Less Brute, More Ute

I love coincidence. Not that I'm into any of that Jungian synchronicity stuff, but there has to be something more than pure chance in the fact that exactly one week after chairman William C. Ford talked about the serious safety and environmental problems of large sport-utes, a Ford spokesman announced that the company would produce fewer Excursions in the next model year due to weak consumer demand.

Let's call it foresight rather than coincidence. Or maybe simply an accurate reading of a basic shift in public perception.

Large utes are now widely seen as rolling oxymorons. It's hard to call something either sport or utilitarian when it's difficult to maneuver in parking lots or round corners, when it guzzles increasingly expensive gasoline at the rate of a gallon every ten miles, and when its munificent three rows of seats usually support the backside of exactly one person the driver and on rare occasion, a front-seat passenger too. I've yet to see an Excursion or a Suburban (sorry, Yukon XL) with all the seats occupied.

And I'm noticing a peculiarly self-conscious expression on the faces of those driving these vehicles. They stand out in the crowd on the road, and they know it. And unlike drivers of PT Cruisers or new Beetles or smart little roadsters, they don't like it. At least Hummer drivers can hide behind the low windshield and high hood, and fantasize about using their non-existent military armaments to blow away any pedestrian or mere sedan driver who throws a dirty look their way. But Excursion and Suburban drivers are... well, vulnerable. To public opinion. As are their makers.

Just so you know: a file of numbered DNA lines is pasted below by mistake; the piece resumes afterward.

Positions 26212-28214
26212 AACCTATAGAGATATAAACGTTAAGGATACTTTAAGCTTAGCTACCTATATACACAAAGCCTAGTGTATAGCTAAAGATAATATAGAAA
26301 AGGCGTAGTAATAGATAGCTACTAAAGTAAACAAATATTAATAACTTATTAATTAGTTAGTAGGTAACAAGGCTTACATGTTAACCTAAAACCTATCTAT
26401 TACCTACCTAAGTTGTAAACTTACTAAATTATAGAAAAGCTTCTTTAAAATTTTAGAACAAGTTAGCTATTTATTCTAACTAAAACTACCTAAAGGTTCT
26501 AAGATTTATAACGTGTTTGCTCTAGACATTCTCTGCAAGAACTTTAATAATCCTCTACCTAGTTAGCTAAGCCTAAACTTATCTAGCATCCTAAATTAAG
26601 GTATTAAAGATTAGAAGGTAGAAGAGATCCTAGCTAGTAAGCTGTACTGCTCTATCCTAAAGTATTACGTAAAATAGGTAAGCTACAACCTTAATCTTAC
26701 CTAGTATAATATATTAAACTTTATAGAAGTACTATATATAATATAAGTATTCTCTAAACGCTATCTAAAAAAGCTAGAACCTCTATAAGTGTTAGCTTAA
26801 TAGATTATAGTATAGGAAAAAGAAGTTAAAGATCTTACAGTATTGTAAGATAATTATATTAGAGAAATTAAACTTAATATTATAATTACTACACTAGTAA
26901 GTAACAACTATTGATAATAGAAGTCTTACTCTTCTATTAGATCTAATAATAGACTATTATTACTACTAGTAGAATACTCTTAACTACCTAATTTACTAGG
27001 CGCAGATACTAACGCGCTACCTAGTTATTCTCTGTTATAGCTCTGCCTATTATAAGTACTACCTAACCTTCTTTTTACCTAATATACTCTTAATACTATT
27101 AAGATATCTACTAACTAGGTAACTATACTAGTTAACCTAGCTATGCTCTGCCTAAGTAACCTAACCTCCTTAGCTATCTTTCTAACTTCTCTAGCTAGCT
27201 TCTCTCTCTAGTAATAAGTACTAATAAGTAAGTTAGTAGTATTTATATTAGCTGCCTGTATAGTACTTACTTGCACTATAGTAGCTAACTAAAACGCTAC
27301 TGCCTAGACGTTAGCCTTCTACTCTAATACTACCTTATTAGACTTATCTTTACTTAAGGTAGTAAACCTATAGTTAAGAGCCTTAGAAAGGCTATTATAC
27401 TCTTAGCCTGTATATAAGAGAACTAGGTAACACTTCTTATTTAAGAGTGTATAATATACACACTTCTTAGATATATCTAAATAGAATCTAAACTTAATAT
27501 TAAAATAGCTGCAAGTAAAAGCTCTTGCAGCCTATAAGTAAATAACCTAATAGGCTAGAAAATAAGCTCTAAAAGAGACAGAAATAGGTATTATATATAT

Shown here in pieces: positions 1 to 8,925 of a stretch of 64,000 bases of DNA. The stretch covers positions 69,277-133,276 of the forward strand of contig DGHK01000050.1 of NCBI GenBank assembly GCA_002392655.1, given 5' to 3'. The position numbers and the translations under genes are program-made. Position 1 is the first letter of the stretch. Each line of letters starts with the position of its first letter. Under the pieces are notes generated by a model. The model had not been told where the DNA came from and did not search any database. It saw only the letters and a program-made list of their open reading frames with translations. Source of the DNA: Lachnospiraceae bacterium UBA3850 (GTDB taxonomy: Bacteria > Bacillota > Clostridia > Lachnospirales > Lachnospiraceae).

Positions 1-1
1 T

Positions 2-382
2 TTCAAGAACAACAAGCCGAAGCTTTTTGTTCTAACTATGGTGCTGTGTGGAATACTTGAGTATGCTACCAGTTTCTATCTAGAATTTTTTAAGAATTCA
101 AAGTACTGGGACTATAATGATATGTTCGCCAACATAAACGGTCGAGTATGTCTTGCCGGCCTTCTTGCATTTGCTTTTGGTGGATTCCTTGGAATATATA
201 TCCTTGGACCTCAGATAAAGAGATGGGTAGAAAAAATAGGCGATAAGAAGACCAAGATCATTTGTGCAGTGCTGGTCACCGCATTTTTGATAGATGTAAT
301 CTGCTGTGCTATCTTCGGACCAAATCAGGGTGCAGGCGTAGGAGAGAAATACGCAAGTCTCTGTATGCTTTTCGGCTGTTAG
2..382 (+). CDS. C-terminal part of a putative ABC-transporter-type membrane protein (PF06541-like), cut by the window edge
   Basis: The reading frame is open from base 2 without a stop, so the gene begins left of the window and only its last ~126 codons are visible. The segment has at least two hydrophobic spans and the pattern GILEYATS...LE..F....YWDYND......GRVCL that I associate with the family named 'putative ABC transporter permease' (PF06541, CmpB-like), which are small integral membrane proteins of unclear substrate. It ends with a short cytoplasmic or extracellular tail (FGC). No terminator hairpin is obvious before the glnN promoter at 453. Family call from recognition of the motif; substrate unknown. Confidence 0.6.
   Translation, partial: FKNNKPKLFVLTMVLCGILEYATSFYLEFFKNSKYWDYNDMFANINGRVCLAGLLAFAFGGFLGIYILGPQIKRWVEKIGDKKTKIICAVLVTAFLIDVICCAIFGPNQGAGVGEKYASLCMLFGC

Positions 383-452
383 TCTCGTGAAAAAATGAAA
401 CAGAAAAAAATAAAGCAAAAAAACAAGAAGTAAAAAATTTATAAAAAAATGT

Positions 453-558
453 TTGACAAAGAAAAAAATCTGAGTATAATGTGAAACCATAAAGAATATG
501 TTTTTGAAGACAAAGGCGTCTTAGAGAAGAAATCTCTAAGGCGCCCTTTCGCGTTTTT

That certainly explains DaimlerChrysler's decision to forgo a full-size Jeep. And it most probably explains GM's decision to mask an increase in Suburban production with a name change. "No, we're not making Suburbans any more, we're making Yukon XLs," as though sport-utes were tee-shirts with a few extra inches for the "fuller figure."

At GM they're apparently unaware that fashions have changed and women aren't wearing extra-large men's T-shirts any more, but form-fitting women's ones. Or that the vogue for bodybuilding is done with.

Forget steroids. Gold's Gym is out, Pilates is in. The look is lithe and limber, not muscle-bound and bulging. In current automotive terms, that means a small car-based ute, not a large truck-based one. And in the future, it will mean a sports car that can transform into a pickup, like Honda's recent concept.

Remember guys: lithe and limber. Follow Billy Ford, and get with the program.

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